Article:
Maintenance has always been a necessary part of the operation of lighting systems in commercial buildings. Traditional lamps, ballasts and other components periodically fail and must be replaced. Luminaire and room surfaces should be cleaned to preserve light levels. Maintenance is key to ensuring the lighting system’s design goals are met during the long term.
The advent of solid-state lighting (SSL) sources, predominantly LED, is changing the face of maintenance. The primary issue is extended service life. LED product design has greatly improved during the last five years, resulting in high-quality products that are generally reliable and long-lasting. The long life of LED sources in turn reduces maintenance requirements, particularly in buildings where the main lighting concern is simply that the lamps are operating.
As a result, LED products are often touted as being “maintenance free” and “install and forget” devices. Accepting this claim as true, however, entails risks that escalate based on how much the owner cares about lighting quality.
As with all lighting systems, LED lighting must be maintained, though it may not require as much maintenance. Because of LED characteristics, maintenance practices may be different. And with lighting controls proliferating along with LED, including advanced lighting controls, another element of the lighting system will require more detailed maintenance than it received in the past.
LED source life continues to improve until it reaches a theoretical limit of around 50,000 hours for LED lamps and 100,000 hours for LED luminaires in about five years. The long life of LED sources in turn has prompted manufacturers to offer long-life versions of popular fluorescent and HID lamps. At 75,000 hours of life, an LED luminaire could provide light for up to 25 years without replacement. Putting infancy failures aside, these products are designed to provide service without spot relamping of ongoing lamp failures.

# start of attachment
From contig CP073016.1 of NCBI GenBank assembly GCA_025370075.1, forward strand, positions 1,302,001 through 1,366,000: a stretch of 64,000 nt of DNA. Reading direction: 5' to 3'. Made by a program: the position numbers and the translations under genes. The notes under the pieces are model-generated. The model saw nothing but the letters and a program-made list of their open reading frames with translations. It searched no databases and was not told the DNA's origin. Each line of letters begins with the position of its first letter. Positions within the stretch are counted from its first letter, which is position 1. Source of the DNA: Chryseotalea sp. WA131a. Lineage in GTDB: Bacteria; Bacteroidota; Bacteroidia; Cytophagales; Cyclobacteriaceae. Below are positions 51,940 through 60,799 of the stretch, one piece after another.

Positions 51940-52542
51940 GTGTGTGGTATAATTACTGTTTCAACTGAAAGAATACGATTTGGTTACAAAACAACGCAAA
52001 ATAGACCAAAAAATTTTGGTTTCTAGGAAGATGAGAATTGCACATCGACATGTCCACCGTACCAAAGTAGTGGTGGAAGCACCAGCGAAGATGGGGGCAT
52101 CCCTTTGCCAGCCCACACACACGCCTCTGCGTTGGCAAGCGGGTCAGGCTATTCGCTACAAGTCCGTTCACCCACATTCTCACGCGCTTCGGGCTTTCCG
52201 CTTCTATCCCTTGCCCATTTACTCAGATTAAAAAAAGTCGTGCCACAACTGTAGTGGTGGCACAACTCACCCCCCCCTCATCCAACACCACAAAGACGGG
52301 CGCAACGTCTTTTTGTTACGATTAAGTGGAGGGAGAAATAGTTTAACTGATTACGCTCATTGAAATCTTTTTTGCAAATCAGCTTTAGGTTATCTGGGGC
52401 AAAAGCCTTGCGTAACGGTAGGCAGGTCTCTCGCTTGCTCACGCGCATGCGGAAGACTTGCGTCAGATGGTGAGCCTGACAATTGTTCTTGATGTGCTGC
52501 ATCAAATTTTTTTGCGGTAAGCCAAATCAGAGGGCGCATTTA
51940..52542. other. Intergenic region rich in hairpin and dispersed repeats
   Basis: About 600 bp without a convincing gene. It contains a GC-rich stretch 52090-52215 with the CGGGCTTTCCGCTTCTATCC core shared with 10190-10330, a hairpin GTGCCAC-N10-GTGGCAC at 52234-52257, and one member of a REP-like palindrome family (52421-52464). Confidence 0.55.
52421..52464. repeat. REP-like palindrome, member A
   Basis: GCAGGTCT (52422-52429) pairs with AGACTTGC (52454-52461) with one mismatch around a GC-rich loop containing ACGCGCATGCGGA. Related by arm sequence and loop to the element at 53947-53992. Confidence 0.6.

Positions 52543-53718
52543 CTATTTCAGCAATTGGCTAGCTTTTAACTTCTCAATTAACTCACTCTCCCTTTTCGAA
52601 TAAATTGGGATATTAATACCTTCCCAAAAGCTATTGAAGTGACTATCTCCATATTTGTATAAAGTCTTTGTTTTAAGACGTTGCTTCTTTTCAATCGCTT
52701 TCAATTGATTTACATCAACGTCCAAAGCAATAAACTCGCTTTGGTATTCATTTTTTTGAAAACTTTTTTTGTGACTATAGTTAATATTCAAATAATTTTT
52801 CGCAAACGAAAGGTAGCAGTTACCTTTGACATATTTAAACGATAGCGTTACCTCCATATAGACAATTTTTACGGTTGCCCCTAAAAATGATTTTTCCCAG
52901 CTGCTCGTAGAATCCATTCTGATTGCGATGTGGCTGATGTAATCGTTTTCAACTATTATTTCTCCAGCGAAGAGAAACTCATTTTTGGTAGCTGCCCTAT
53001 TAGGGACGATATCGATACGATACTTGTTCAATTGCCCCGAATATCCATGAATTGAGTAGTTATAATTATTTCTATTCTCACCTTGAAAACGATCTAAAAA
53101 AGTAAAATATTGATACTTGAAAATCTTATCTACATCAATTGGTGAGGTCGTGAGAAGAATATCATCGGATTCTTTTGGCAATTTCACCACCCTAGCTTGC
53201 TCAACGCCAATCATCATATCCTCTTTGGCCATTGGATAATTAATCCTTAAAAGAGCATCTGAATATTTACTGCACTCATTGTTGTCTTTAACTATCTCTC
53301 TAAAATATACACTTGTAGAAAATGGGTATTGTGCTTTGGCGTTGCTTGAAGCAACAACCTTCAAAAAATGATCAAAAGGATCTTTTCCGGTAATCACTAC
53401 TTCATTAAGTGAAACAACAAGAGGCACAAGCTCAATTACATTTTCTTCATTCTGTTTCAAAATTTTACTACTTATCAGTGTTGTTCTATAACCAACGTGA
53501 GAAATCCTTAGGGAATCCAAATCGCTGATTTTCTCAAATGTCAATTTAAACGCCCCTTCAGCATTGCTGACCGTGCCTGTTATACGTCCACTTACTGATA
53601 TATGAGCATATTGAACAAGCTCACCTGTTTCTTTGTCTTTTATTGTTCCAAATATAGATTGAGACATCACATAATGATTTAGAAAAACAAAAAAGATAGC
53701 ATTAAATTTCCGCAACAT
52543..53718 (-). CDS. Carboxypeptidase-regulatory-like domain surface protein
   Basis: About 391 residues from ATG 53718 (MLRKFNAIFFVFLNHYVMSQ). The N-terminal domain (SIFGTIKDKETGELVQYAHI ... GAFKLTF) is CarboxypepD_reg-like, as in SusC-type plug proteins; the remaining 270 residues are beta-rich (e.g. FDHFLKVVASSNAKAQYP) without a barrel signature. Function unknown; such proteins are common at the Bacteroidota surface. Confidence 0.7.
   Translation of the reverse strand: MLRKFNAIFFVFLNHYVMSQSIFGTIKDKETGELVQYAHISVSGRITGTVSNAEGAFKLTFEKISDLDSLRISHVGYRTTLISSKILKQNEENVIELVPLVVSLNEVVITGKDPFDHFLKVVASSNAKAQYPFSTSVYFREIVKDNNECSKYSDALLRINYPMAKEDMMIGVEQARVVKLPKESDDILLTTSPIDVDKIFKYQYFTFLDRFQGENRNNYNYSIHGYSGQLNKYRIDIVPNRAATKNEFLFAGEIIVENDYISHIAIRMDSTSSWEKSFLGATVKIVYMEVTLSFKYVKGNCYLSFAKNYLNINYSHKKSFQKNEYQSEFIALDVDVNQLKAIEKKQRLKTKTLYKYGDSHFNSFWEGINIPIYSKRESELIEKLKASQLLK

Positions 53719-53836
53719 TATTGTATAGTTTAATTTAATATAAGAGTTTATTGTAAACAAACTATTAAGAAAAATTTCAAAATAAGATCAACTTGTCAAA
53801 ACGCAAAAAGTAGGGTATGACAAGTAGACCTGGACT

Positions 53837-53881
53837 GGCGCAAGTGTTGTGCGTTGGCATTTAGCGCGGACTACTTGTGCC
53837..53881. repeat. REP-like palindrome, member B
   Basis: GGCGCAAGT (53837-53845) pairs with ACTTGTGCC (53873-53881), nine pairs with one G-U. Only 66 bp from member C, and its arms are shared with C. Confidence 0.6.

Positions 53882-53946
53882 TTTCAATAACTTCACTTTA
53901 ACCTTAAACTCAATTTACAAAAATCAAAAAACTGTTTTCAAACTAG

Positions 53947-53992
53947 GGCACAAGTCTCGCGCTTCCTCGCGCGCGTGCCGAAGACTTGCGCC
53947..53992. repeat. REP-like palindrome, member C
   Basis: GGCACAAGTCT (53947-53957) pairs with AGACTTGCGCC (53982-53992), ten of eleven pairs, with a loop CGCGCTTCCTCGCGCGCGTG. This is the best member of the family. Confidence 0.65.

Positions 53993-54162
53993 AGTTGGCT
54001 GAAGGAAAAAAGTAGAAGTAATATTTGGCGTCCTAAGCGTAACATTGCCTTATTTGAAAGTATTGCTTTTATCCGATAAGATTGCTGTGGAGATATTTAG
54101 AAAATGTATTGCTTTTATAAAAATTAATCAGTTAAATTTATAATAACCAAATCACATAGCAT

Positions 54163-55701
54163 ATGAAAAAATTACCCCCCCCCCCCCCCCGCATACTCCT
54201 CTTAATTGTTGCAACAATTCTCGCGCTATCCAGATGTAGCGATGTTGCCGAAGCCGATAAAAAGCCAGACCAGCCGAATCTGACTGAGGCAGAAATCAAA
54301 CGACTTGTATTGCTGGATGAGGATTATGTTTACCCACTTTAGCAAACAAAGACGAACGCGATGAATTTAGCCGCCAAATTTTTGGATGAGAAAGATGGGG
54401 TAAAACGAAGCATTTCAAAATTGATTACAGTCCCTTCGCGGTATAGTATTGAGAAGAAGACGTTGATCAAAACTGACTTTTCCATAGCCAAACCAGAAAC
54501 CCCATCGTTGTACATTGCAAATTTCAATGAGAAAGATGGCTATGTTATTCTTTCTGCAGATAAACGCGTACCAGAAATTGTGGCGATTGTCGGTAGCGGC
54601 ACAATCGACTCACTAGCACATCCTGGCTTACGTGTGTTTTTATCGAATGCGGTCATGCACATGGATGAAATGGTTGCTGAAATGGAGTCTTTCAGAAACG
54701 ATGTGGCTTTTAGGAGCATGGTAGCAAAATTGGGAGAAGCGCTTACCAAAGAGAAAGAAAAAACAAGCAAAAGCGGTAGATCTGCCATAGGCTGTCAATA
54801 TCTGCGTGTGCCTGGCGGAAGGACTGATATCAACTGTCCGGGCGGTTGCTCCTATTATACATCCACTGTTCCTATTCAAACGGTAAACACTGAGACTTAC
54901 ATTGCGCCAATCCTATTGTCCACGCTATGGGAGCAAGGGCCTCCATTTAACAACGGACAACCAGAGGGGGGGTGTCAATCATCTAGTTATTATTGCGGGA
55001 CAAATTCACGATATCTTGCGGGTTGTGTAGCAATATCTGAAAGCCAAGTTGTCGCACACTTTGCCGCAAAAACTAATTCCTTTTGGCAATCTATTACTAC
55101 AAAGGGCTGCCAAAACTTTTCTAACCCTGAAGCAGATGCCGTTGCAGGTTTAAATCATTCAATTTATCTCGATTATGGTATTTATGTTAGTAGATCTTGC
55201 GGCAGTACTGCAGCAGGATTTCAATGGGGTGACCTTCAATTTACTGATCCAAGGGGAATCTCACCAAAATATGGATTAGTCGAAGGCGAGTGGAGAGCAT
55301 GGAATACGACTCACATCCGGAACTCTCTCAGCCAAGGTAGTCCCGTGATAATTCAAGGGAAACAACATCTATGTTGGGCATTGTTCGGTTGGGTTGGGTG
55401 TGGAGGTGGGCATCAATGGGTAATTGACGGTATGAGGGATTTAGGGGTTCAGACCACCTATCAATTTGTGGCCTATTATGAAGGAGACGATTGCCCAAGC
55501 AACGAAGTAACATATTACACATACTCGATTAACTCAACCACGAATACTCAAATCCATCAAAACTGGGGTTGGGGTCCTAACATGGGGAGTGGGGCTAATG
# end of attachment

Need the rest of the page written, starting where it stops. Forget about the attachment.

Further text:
LED sources do not fail like most traditional lamps, which have a clear end-of-life signal. The life of LED sources is typically evaluated using lumen depreciation (gradual reduction in light output over time) and expressed using lumen maintenance (the percentage of initial light output that is emitted at some point in the future). This lumen depreciation may occur because of general lumen depreciation among lit LEDs, a percentage of the LEDs outright failing or depreciation within the luminaire. Typical service-life projections are expressed as L70, L80 or some other value. If the product has an L80 of 50,000 hours, for example, after 50,000 hours of operation under specific conditions, the product is expected to be emitting 80 percent of its initial rated light output.
Because LED is still a young illumination technology and LED products are typically purpose-built devices, life expectations are largely based on manufacturer experience and methods. The IES-LM-80 standard provides a method for testing lumen depreciation for LED sources up to 10,000 hours. IES-TM-21 then details a procedure for extrapolating that data to a target L value. Product design and environmental conditions in the field can have a big effect on light output, so LM-80 is only a baseline. Manufacturers must estimate projected life based on their own data and methods. So building owners should use the L value as a basic projection, not a precise point in time when the products should be replaced.
Further, lumen depreciation is just one indicator of life, and it may not be the predominant one. LED products are systems of components; while the LED source may promise a certain degree of longevity, other system components may fail before the light source does.